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Marie Mosley on (Updated on )

The all property in CSS resets all of the selected element’s properties, except the direction and unicode-bidi properties that control text direction.

.module {
  all: unset;

The point of it is allowing for component-level resetting of styles. Sometimes it’s far easier to start from scratch with styling rather than fight against everything that is already there.


  • initial: resets all of the selected element’s properties to their initial values as defined in the CSS spec.
  • inherit: the selected element inherits all of its parent element’s styling, including styles that are not normally inheritable.
  • unset: the selected element inherits any inheritable values passed down from the parent element. If no inheritable value is available, the initial value from the CSS spec is used for each property.

A few properties do not have an initial value explicitly defined in the spec and instead allow the user agent to set the initial value — color and font-family are two examples. If all: initial; or all: unset; is applied, the user agent default value is used as the initial value for these properties.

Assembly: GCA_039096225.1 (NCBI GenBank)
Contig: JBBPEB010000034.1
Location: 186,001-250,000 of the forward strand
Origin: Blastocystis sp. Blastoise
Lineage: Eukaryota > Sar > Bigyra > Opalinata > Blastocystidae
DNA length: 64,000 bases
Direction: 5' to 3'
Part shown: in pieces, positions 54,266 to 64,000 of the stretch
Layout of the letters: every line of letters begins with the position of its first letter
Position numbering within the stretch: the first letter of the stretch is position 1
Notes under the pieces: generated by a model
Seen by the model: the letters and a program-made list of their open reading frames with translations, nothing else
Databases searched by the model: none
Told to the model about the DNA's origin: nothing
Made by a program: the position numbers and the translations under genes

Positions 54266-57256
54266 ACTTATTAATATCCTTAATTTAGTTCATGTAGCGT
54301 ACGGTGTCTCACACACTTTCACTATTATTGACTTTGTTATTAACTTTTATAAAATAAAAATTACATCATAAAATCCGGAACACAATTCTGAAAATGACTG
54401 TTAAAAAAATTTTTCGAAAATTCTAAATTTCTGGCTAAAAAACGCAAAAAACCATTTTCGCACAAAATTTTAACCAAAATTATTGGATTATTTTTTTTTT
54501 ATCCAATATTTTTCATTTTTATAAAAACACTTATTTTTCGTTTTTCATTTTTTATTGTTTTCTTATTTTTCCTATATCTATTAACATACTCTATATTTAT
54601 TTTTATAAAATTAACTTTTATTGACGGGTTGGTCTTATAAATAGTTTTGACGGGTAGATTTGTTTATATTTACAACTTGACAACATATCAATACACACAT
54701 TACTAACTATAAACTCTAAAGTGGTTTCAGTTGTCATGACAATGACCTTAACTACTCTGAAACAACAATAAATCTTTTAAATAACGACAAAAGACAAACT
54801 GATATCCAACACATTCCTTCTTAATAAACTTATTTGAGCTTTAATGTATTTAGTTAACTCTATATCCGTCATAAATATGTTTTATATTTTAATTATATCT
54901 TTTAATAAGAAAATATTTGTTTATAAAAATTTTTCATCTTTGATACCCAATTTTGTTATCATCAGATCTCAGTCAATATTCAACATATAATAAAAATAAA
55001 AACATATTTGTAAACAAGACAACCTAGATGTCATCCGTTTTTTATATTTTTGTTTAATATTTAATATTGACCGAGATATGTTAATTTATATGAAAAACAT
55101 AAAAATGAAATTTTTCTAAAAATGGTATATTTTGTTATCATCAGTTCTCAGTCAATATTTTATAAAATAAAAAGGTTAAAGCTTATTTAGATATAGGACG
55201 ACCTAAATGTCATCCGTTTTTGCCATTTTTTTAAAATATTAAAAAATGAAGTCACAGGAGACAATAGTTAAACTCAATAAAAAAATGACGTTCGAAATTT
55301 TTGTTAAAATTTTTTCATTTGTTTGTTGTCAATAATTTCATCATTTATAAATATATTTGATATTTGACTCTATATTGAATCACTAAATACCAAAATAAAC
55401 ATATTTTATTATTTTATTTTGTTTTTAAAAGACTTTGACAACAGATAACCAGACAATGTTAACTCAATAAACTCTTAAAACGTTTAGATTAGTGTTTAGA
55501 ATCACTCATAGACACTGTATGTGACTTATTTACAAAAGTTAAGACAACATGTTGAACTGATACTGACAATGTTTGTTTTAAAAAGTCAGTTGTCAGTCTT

all is considered a “shorthand” property because it allows us to control the values of every CSS property at once with a single declaration. However, unlike most shorthand properties, there is no practical “longhand” version and it has no sub-properties.


See the CSS tab for comments that indicate which properties are inheritable. Notice that when the inherit value is used, the div inherits every property from its parent, including it’s width, padding, and border, which are not normally inherited.

See the Pen all property demo by CSS-Tricks (@css-tricks) on CodePen.

More Information

Browser Support

This browser support data is from Caniuse, which has more detail. A number indicates that browser supports the feature at that version and up.



Mobile / Tablet

Android ChromeAndroid FirefoxAndroidiOS Safari